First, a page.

Occupational Pensions

Part of the debate – in the House of Commons at 12:30 pm on 11th June 2003.

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Photo of Steve Webb Steve Webb Shadow Secretary of State for Work and Pensions 12:30 pm, 11th June 2003

I thank the Secretary of State for his statement because today's workers are experiencing a crisis of confidence in their pension funds and some of the measures that he has announced will help to alleviate it. We welcome the proposal to crack down on solvent firms that try to wind up underfunded schemes. That is a welcome change.

We also welcome the proposal to give workers who have worked for their company for a long time better pension protection if the firm becomes insolvent. It is immoral that someone can put a lifetime's savings in a pension scheme and find that they have been taken away. As the Secretary of State said, there is all-party support for that. It is therefore all the more regrettable that, six months on from the publication of the Green Paper, no concrete proposals have been published. Can the Secretary of State confirm that he has not yet put on the table exact details of how the proposal is going to work? The longer this process is delayed, when insolvent employers wind up a scheme, the more workers will be vulnerable.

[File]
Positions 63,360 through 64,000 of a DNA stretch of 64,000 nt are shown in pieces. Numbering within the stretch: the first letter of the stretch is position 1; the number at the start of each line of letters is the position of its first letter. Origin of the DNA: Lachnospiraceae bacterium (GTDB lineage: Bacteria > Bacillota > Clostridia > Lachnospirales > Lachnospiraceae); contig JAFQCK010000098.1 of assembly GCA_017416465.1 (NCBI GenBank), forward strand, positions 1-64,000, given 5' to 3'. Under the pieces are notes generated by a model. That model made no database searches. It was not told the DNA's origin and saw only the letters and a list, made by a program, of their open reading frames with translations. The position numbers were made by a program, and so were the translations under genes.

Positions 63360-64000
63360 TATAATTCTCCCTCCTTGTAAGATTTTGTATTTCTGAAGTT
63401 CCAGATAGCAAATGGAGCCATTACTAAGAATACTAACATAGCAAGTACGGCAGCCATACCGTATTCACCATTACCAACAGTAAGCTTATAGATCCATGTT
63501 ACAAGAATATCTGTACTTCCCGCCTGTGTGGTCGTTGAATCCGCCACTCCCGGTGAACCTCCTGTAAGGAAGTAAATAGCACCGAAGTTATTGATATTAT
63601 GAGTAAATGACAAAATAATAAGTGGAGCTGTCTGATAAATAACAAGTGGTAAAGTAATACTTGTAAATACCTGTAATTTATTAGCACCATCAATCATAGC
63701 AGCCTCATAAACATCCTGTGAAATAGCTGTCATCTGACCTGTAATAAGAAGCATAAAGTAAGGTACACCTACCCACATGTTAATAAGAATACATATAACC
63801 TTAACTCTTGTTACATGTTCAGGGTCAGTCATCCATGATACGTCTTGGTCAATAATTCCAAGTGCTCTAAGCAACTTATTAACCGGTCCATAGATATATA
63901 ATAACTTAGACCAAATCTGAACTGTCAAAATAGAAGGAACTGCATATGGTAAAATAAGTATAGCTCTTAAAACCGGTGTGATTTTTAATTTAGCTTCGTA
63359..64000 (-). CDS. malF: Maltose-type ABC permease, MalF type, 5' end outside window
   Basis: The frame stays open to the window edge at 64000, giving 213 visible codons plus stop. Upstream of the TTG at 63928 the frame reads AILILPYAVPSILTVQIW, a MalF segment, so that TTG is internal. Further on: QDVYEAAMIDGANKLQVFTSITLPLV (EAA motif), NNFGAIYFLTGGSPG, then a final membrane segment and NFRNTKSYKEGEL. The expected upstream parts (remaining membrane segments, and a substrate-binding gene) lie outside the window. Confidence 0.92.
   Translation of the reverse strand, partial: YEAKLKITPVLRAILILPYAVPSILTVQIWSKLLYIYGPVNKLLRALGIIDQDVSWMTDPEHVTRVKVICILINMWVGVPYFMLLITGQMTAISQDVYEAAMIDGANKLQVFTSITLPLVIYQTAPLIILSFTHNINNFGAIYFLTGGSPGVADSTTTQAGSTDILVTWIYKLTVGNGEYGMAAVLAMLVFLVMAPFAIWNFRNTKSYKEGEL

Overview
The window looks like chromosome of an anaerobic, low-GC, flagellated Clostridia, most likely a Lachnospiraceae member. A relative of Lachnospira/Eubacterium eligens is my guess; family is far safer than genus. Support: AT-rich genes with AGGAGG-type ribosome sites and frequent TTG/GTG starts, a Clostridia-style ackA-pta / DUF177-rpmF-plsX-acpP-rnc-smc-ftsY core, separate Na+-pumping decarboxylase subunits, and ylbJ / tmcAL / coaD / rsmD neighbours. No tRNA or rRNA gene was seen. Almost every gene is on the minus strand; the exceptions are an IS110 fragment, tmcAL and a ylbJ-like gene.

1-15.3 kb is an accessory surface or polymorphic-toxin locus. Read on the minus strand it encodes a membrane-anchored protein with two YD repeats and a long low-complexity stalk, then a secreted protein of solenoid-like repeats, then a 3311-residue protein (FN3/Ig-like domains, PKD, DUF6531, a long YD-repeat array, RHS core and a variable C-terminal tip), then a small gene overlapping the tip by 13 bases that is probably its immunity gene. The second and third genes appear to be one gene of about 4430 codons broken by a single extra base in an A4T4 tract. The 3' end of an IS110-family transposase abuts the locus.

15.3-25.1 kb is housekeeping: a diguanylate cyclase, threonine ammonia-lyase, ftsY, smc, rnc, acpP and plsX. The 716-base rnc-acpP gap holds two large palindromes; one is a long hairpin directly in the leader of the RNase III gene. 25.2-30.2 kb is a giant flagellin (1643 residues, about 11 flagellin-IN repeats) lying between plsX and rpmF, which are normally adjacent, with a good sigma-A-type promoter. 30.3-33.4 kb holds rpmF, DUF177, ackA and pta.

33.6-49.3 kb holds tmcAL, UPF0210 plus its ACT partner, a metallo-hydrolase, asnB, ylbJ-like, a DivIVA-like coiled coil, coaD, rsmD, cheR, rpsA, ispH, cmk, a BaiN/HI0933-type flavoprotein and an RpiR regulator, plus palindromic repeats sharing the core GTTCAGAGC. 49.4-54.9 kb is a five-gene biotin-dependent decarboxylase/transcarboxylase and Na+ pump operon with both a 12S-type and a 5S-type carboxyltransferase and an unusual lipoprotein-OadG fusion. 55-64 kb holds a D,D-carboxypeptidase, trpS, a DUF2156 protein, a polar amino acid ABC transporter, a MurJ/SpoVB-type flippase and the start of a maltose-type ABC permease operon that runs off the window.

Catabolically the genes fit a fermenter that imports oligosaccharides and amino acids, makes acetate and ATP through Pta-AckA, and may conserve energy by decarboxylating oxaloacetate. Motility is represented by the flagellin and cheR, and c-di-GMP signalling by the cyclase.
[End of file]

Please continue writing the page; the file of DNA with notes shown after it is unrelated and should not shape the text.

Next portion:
I have a number of concerns about the measures that the Secretary of State has proposed. Can he confirm that he is watering down the protection that future pensioners will get against inflation? Inflation is running at 3.1 per cent. today, which is higher than the 2.5 per cent. protection that company pensions will get in the future. If those circumstances repeat themselves in the future, will every company pensioner in the land see a year-on-year fall in their real living standards? Does this not also mean that the oldest pensioners, after years of falls in their living standards, could yet again be the poor relation?

By far the most substantial announcement today is the proposed pension protection fund. I absolutely sympathise with the Secretary of State's desire to give people security, but there is a real problem here. Insuring pensions is not like insuring holidays or cars. If a holiday firm goes bankrupt, a few hundred pounds of compensation might be required; if a car crashes, a few thousand might be needed; but if a major company pension fund winds up, we might need a few billion. Is the Secretary of State really saying that the insurance scheme will be allowed to borrow billions of pounds—and, if not, will the Government guarantee to stand behind it? If they will not, this could be a cruel deception. Workers could find that they have lost not only their jobs but their pensions as well, despite having paid for their insurance. We will look positively at proposals for insurance, provided that they are backed by the Government. Without that backing, this could be another cruel con-trick on the work force.